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Literary Fiction, Noir, Pulp Fiction, Short Stories

Excerpt from

Dirty Souls
Andy Henion

In which Boaz returns from battle; meets his end

Boaz Polish comes home from the war with Canada on a mild Friday evening. He sits in the driveway of his two-story suburban home in his burnt umber hatchback and imagines the things war can do to a man. Even a war with Canada.

Despite his namesake, Boaz is not a mighty man of wealth, though he does well enough, nor is he particularly godly, though he once attended nondenominational service with a hazel-eyed coed who pulled him off in the back pew while her father shook with epileptic fervor behind the pulpit.

Boaz Polish isnít Polish but has learned to take a joke. Joke after joke after joke. Did you know Polish firing squads stand in a circle? Boaz does.

The war with Canada has lasted twenty-eight days and may not make thirty. Boaz serves on the front lines. His fellow warriors call him the Lone Wolf with barely a hint of irony. His role cannot be understated.

He stares into his well-lit garage, with its obsessively arranged shelves and greaseless gray floor, and gnaws his bottom lip. Victory is fully expected, but then what? Weeks of blaring headlines and talking heads. Retaliation from the losing party, those milquetoast socialists. A promotion for Boaz, perhaps, and, with it, more money, prestige, responsibility.

His heart beats madly at the prospect. Heís a doer, not a dreamer. Give him his marching orders, drop him into battle and watch him go. Boazís superiors understand him perfectly.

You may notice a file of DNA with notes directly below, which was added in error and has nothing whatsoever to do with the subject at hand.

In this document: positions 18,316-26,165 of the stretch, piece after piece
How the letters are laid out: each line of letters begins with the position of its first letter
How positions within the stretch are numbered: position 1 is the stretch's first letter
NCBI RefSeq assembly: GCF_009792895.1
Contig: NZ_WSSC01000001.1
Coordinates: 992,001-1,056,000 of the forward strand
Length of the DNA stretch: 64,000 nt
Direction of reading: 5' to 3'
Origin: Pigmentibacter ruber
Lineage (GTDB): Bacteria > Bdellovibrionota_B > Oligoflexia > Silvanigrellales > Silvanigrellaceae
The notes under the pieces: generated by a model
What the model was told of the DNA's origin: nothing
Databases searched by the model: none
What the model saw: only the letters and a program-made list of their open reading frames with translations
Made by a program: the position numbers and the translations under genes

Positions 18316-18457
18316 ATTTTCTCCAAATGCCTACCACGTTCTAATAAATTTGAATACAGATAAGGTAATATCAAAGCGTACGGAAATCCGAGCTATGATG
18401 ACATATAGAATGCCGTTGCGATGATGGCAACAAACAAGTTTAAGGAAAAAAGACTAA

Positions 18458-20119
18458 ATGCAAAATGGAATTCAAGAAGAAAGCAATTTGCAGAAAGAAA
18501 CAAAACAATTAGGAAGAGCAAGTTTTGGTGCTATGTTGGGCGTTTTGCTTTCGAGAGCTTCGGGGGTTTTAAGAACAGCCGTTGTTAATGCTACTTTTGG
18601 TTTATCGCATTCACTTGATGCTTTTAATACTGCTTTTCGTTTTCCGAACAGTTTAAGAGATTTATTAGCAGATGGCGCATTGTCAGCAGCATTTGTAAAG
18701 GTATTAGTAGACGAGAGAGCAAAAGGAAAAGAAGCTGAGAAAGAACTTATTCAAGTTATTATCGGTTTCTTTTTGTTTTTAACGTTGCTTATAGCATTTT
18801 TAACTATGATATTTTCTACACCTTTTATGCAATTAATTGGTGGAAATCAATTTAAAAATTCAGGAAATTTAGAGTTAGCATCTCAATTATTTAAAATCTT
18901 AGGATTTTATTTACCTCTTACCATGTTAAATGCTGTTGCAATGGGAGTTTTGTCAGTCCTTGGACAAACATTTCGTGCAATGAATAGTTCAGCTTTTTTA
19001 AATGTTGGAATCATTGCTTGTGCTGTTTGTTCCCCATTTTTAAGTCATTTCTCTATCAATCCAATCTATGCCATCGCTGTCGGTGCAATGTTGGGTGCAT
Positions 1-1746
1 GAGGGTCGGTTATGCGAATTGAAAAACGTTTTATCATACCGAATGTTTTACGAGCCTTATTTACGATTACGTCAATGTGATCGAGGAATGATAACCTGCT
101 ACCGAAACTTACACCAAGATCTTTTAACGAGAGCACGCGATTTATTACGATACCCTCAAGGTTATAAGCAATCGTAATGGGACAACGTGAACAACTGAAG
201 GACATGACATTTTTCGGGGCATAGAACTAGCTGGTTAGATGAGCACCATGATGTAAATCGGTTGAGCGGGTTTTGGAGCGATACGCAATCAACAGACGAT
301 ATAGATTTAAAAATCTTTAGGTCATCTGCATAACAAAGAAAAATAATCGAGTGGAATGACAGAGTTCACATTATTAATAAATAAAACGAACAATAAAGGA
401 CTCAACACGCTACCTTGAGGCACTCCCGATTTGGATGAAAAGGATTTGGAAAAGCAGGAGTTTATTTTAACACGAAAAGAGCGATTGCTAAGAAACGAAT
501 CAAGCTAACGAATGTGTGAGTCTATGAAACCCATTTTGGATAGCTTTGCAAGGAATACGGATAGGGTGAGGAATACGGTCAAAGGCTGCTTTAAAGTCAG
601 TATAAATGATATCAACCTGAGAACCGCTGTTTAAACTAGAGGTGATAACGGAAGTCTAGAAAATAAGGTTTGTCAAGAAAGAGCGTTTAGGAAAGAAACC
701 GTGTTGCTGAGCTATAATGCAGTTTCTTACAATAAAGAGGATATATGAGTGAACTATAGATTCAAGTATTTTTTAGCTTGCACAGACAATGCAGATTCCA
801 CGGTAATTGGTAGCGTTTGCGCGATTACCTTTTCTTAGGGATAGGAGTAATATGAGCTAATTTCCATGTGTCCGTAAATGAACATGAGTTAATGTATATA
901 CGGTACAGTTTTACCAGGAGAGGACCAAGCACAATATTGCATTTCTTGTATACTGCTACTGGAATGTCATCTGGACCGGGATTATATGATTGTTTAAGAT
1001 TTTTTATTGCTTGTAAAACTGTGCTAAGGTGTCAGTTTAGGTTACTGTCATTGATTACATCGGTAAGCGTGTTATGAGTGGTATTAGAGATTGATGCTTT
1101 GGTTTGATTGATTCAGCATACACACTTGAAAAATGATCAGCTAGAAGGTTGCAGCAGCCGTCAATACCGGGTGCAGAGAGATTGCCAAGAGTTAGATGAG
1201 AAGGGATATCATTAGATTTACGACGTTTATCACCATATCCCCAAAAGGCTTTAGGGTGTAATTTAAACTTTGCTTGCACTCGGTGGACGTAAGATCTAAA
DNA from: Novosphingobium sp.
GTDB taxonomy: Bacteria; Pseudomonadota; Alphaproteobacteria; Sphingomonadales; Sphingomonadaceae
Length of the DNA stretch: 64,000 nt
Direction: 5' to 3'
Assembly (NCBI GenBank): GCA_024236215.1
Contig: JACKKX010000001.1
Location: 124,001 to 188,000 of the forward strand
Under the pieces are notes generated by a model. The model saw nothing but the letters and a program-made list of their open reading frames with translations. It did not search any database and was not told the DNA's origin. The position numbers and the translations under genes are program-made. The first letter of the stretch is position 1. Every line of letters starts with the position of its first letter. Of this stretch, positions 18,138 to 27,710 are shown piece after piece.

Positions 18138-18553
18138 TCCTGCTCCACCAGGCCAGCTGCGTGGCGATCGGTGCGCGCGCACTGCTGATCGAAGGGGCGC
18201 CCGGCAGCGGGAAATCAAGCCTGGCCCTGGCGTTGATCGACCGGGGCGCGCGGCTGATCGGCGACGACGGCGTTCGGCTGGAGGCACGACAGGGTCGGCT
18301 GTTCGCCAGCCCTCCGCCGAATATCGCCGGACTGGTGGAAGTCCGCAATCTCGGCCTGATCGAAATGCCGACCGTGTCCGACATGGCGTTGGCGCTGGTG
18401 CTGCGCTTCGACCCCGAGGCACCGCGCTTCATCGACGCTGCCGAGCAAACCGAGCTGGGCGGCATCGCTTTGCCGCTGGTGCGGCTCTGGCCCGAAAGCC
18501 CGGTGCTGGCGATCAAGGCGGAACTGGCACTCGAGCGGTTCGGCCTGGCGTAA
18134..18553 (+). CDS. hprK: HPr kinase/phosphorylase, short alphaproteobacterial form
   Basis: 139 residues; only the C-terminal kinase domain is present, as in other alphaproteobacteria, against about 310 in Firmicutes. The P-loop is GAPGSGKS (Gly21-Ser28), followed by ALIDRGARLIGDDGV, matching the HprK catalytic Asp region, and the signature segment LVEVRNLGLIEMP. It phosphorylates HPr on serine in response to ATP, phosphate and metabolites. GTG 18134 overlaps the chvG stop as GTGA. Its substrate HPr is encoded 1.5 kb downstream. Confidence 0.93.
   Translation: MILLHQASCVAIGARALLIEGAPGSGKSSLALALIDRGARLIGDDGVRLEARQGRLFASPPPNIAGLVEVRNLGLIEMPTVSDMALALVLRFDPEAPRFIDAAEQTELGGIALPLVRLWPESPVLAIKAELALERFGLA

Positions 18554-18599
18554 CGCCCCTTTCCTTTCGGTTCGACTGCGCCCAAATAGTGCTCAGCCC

Sylvia does not. Marriage is not war, its mission far from defined, and Boaz has no meaningful precedent to guide him. His father was a ghost and his mother never married, plagued by what they called borderline personality disorder. (Which made no sense to young Boaz: borderline how, exactly? All he knew was that Momma, prior to death-by-pills the week before he turned six, was dotty enough to dub him Boaz Pendergrass Polish, spawning the fist-heavy wrath of countless orphanage bullies throughout his formative period.)

So Boaz learned to fight, but not to love, his efforts at emotional intimacy as awkward and unnatural as a dog attempting to purr. As such, he does not, cannot, blame Sylvia for the affair. Alas, Boaz is contemplating his capacity for forgiveness for perhaps the thousandth time when the slug enters his left temple, passes cleanly through the other side of his head, cracks but does not penetrate the passenger window then bounces off the legal folder and plops onto his lap. The Lone Wolf is dead before his forehead hits the steering wheel.

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